Favorite Track: "Sing My Loves"

Russian Circles - Empros
Unfortunately, this is the only tip of the hat to the incredible year Chicago-based metal had that you'll see here. But it's fitting that Russian Circles are the band to prompt the mentioning of Windy City's burgeoning metal scene. Empros is another step forward for these "instrumetalists," delivering an even more diverse mix of tempos and interludes than heard on past efforts. This is the kind of record perfect for a February walk along Lake Michigan; a harsh and blistering experience, but one with unmistakable charm and elegance laced throughout.
Favorite Track: "309"

Deafheaven - Roads to Judah
Out of the litany impressive American black metal releases this year, previously nondescript Californian outfit Deafheaven wowed the most. There's a certain lack of pretension and deliberate motive on Roads of Judah that is at once enticing and perplexing, but that's what makes it all the more brilliant. While Wolves in Throne Room make their woodland, folky atmosphere obnoxiously clear, Roads to Judah captivates with subtle intricacies and a sense of pent-up emotion that doesn't outwardly push you to any sort of mindset. It's the sort of atmospheric black metal record that you're glad doesn't come out more often, cause the last thing we need are more Pitchforkians downtuning and learning dissonance. I'm looking at you, Liturgy.
Favorite Track: "Tunnel of Trees"

Rwake - Rest
Turn your lights out, enjoy whatever vice puts you in a sedated state and close your eyes to this livid, misery laden masterpiece. It puts you in a place few records can. The sludginess is top notch, but it's the expertly intertwined noodling that send Rest to another level. The word atmosphere is thrown around quite a lot when great albums are discussed, and Rwake has this exact issue figured out. Rest's cohesiveness and complexity walk arm in arm, and make it almost possible to focus on the craftmanship rather than the utterly desolate landscape it paints.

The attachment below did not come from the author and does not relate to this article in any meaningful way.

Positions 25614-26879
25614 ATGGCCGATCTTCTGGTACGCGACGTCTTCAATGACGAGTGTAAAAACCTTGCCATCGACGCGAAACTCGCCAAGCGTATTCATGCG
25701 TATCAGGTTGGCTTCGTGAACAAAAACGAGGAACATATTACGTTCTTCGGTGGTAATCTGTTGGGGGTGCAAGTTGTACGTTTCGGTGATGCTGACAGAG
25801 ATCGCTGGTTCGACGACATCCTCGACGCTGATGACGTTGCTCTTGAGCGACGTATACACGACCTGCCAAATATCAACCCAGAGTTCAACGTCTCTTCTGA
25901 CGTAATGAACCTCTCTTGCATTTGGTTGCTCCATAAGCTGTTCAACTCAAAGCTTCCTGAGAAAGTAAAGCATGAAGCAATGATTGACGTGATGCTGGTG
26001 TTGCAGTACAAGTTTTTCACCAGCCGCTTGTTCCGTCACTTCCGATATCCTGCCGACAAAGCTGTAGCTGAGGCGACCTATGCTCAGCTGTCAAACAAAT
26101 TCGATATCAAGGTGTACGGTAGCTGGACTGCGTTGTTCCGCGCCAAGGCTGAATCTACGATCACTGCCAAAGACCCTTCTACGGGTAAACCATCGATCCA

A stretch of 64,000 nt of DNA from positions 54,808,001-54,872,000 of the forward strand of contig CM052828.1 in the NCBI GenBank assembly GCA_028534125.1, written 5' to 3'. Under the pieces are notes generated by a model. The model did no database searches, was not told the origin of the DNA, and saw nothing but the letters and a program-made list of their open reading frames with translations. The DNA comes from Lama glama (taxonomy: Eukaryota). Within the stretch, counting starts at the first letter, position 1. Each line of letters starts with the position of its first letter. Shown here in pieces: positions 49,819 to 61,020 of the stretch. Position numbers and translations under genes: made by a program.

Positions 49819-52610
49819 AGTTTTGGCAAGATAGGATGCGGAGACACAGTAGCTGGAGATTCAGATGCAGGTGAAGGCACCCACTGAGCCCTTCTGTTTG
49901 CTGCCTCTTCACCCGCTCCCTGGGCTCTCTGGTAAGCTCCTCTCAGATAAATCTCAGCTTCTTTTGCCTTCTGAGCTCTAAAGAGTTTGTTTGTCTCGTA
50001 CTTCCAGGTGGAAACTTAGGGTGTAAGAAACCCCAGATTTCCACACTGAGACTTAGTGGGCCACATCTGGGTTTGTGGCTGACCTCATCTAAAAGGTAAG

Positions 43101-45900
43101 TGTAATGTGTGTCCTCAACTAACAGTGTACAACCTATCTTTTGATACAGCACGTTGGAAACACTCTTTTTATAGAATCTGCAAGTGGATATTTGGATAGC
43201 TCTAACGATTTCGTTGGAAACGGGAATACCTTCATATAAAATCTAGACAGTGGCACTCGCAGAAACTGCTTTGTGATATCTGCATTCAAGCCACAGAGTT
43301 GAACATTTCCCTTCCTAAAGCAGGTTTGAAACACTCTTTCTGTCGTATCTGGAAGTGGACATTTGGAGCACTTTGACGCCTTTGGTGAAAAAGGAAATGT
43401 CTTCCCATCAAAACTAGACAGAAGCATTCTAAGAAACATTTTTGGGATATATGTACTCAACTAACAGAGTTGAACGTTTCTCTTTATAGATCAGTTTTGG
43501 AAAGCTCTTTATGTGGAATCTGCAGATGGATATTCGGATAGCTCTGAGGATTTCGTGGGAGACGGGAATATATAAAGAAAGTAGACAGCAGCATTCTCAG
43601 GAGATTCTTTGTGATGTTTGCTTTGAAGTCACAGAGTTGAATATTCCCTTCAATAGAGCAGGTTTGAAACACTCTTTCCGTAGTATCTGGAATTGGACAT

Favorite Track: "The Culling"

Symphony X - Iconoclast
Thanks to my obsession with Maiden, I've got a very soft spot for expertly made classic and power metal. Iconoclast qualifies as such. I'll take whatever shit you throw at me for that gladly, cause if you actually listen to this dynamic and wonderfully melodic triumph (potentially the group's best release) and can't windmill your head, you should be forced to take a steaming poop on the Egyptian flag in the middle of Tahrir Square and see how it works out for you.
Favorite Track: "Iconoclast"

Mastodon - The Hunter
This one took me awhile. I'm hopelessly obsessed with the maddeningly progressive Crack the Skye, and The Hunter is essentially Crack if you threw it through a Dark World portal. It's catchy, straightforward and full of hooks. It's almost like the the boys in the 'Don said, "ok, lets make the exact opposite of Crack." And even though I had to let it grow on me, they succeeded resoundingly. And to be honest, the only thing missing from a Mastodon setlist were three or four fresh, go-to melodic anthems. Hunter has at least seven.
Favorite Track:"Octopus Has No Friends"

Demonic Death Judge - The Descent
"Who?" you say? Prepare your ears, peeps. The new masters of stoner-doom have arrived from... Finland? It's true, Demonic Death Judge, while still relatively unknown, absolutely wowed with their first full length, a record just begging to snuggle up next to the nearest bong or hookah. It's only a matter of time before these dudes catch on, and if there is some sort of good in the metal world, they'll catch on in a huge way. The record centers around an absolute monster of title-track that clocks in at 14:38, and will have your neck begging for forgiveness. Actually, this whole damn thing will wreck most of your upper spinal column.
Favorite Track: "The Descent"

Ulcerate - The Destroyers of All
Grab a crowbar, fashion a Molotov cocktail and head over to the junkyard with The Destroyers of All as your soundtrack. Do so, or else your loved ones will suffer the consequences of where Ulcerate take you to on their third full length. Nuclear holocaust likely has these New Zealanders on speed dial whenever it needs its soundtrack, and it's doubtless that they would deliver masterfully. Can we call this pitch-blackened death metal? Cause this is blacker than black in it's callousness.